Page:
India is increasingly seen as an important player when it comes to supporting nations hit by disasters or conflict, as well as for development, but given its size and influence, is it really doing enough to help resolve global crises?
Myanmar’s pro-democracy icon Aung San Suu Kyi’s trip to India last week was more than a homecoming of sorts to a country where she went to school and college, and which shaped her political beliefs. It was also about repairing ties frayed by New Delhi’s abrupt decision in the mid-1990s to engage with the military junta in Yangon after decades of support for her campaign. She ended up reminding the world’s largest democracy of how far it had strayed away from the ideals of the father of the nation, Mahatma Gandhi, in the pursuit of realpolitik.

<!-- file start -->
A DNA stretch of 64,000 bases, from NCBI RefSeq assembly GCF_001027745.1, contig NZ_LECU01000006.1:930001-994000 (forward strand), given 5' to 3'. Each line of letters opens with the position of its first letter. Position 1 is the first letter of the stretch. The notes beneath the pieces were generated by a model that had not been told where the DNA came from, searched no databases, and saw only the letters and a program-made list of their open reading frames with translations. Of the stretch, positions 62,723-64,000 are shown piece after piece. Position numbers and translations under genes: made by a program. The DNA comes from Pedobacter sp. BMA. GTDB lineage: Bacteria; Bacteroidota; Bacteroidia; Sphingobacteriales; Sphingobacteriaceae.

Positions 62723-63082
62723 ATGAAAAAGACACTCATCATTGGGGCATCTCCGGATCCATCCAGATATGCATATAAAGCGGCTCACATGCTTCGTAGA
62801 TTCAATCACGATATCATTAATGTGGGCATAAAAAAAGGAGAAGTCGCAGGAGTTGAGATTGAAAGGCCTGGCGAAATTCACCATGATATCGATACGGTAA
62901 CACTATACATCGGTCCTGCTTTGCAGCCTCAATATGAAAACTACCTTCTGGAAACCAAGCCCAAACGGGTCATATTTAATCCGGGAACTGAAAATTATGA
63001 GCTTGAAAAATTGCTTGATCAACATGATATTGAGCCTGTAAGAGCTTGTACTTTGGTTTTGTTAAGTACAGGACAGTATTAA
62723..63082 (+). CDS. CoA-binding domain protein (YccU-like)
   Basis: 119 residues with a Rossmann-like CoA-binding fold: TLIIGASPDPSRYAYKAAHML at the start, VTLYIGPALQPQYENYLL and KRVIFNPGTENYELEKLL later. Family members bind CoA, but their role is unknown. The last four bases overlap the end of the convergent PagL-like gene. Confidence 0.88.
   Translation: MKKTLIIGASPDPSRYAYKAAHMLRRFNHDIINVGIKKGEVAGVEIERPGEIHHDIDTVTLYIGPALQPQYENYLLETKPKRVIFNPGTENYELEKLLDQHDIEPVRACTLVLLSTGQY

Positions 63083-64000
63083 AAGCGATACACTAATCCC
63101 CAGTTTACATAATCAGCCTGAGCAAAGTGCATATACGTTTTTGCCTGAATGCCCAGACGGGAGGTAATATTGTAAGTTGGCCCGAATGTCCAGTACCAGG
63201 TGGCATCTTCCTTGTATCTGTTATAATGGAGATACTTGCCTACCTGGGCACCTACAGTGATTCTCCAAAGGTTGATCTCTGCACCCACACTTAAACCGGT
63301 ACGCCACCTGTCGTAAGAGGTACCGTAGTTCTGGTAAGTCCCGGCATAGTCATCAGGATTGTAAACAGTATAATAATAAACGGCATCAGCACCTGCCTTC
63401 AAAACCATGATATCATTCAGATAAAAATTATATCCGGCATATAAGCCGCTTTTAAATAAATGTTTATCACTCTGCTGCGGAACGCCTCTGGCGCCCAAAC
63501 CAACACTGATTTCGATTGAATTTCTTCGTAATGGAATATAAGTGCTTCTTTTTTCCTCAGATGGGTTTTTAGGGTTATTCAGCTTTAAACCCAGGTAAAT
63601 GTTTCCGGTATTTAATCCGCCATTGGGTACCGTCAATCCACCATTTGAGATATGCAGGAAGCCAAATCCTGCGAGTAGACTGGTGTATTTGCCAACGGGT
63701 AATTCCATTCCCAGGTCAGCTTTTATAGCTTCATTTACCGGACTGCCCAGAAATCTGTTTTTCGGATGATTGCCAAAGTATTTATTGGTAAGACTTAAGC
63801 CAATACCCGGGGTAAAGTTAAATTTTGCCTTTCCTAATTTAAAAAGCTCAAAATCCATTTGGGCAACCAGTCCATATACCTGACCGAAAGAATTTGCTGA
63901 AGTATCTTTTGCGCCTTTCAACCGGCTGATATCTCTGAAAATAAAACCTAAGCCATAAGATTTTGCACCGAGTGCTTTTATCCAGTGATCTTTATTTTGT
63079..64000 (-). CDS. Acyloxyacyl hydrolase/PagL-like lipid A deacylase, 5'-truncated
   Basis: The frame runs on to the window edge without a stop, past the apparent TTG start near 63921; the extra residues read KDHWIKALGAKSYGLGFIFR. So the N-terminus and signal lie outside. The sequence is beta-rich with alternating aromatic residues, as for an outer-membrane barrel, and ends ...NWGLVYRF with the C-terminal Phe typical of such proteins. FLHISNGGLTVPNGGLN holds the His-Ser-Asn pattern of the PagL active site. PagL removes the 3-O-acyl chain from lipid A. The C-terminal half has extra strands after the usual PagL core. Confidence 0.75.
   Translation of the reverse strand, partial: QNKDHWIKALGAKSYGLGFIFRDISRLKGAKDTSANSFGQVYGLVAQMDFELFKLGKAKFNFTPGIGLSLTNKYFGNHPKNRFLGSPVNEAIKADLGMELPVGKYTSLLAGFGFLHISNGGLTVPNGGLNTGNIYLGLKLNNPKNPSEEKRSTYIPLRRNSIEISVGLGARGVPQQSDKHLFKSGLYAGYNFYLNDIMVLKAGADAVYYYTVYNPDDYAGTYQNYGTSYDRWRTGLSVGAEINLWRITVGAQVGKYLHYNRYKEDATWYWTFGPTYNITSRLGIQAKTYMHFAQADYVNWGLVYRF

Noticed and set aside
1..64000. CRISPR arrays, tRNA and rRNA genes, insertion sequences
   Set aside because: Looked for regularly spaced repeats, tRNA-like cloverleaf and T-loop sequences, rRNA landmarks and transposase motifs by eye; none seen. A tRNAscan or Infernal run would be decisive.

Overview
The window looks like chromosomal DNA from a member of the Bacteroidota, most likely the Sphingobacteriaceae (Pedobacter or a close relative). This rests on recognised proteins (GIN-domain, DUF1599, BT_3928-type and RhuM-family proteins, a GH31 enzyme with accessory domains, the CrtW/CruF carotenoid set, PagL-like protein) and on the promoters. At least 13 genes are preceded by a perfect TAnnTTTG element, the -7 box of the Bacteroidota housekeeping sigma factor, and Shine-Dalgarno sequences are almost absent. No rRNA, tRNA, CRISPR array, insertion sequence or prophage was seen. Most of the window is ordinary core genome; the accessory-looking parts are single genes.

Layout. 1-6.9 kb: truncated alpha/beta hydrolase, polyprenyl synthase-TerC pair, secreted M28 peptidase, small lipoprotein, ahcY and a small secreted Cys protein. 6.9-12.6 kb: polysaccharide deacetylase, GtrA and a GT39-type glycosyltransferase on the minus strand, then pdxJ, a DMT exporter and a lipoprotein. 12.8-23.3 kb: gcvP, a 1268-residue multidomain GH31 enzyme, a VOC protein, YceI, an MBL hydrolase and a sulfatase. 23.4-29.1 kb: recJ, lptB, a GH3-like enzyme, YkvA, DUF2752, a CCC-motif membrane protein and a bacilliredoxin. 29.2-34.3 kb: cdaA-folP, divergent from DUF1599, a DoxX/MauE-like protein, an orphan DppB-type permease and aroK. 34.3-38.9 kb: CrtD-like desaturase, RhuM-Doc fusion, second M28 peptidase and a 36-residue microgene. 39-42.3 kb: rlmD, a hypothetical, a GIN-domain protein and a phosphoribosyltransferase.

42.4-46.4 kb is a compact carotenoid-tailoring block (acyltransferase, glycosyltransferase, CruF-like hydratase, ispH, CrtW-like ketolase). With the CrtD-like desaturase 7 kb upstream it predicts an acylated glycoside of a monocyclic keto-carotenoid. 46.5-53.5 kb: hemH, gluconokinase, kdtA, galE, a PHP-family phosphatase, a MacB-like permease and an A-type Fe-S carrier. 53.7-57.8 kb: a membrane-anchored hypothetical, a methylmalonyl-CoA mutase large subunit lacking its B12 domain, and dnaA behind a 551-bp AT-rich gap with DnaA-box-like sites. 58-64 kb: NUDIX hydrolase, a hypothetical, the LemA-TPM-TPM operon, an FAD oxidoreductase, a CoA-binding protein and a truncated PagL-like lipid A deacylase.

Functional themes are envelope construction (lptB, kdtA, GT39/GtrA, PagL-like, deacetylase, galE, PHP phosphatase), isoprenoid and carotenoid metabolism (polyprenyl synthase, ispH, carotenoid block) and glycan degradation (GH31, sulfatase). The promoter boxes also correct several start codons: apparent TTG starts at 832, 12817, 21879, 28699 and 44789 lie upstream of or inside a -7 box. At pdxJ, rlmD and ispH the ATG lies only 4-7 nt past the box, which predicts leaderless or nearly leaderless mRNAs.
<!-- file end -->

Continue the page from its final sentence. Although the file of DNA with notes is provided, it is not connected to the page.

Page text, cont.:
Aung San Suu Kyi, the Myanmarese pro-democracy leader who was released from seven years of continuous house detention on Nov 13, used her first interview with an Indian media organisation to criticise the world’s largest democracy for its foreign policy towards the military junta-ruled nation.